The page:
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Are you planning to buy a gun for survival purposes? Then, don't go for cheap guns if possible, for your life shouldn't be cheap either.

When it comes to purchasing survival equipment of any sort two different tendencies become clear: One is based on the principle that given that survival equipment will only be used sparingly and on very limited occasions, then you can save yourself quite a bit of money by buying cheap items. The other is based on the exact opposite: Since you will use such an equipment only if your life is in danger, then it better be good.

Both criteria have their merits indeed, but I personally believe that the second one is the most reasonable; just think that astronauts didn't went to the moon on the cheap. You can save money in a lot of different ways, but survival equipment should be of the best quality available and you should care for that gear as much as possible, meaning that you shouldn't just stash it into a red or orange container in your boat or personal aircraft and forget about its existence for the next five years. Survival equipment should always be properly maintained and revised.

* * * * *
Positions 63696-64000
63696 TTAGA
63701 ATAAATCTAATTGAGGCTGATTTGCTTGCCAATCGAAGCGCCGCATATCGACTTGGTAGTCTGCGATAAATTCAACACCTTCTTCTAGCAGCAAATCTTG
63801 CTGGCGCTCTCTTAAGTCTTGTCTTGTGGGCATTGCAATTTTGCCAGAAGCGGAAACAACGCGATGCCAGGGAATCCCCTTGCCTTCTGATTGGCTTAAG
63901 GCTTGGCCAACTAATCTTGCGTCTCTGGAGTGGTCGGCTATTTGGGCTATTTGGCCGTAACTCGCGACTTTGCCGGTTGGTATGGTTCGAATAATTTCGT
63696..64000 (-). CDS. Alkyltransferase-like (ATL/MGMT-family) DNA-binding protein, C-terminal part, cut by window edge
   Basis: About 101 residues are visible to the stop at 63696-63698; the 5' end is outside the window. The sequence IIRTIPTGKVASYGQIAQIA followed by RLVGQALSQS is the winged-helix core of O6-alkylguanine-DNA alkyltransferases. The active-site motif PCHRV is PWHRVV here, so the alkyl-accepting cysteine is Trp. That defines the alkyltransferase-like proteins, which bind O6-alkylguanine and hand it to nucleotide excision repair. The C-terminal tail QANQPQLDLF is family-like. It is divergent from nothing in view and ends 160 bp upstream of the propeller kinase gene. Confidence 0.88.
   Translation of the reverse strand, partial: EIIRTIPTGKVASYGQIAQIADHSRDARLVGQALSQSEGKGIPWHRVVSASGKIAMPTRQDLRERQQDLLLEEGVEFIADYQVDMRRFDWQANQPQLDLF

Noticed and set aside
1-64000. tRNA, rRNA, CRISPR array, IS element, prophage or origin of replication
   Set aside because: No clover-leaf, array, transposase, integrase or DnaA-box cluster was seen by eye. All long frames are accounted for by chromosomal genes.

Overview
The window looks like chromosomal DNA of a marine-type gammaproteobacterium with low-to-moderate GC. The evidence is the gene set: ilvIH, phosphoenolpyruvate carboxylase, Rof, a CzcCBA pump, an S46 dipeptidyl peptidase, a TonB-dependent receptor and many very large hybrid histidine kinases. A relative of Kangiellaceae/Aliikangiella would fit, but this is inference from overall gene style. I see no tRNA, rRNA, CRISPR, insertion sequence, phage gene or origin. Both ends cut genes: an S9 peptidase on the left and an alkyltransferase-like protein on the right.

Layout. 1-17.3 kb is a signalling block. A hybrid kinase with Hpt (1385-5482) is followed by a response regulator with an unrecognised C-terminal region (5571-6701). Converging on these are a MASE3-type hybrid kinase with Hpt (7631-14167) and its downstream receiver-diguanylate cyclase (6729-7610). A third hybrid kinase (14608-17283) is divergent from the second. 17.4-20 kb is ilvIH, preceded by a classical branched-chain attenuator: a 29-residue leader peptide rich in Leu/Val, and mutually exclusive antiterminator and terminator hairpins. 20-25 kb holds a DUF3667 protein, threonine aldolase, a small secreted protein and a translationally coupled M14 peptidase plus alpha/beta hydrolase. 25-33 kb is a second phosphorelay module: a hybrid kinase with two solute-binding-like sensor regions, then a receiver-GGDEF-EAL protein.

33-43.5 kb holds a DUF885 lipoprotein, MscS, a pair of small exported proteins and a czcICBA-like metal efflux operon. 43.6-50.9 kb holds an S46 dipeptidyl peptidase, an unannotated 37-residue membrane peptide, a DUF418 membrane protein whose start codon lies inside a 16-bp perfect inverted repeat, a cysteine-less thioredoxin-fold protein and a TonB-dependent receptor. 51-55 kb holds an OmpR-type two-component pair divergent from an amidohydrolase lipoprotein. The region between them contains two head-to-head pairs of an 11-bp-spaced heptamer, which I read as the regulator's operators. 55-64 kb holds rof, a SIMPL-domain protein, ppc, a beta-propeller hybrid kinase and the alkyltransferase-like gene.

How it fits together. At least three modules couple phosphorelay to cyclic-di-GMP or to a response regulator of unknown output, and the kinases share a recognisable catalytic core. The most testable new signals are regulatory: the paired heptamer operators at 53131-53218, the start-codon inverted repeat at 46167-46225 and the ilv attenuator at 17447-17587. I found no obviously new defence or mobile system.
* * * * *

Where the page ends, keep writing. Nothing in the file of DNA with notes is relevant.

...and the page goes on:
That extends to survival guns, if applicable; there are situations in which having a firearm becomes part of the trade. You need a gun under some circumstances, period. So if you are going to use one of those potentially deadly tools you should also invest in something good that will do its job, and take care of it properly.

Revolvers make very good survival guns, as well as general purpose shotguns and, in warfare scenarios, weapons like an AK-47. But no matter what kind of gun you choose, make sure that it is of good quality - both the manufacture and design of the model as well as the gun itself - and keep it in the best working conditions.

If you are going to use it in the middle of the wilderness or in any sort of demanding environment, make sure that all components work properly. Take off the mud and dust even from individual cartridges, unload all magazines daily and take the dust out of there too (otherwise they might jam when you need them most), look inside every bolt and little dark place and clean it, for the better you do this job - tedious, indeed, but necessary - the better odds you will have in a fire fight.

And remember that when you purchase a survival gun you are getting married with an attitude, a habit that you will have to get yourself acquainted with. If not, better stay away from weapons and the places where you will need them.

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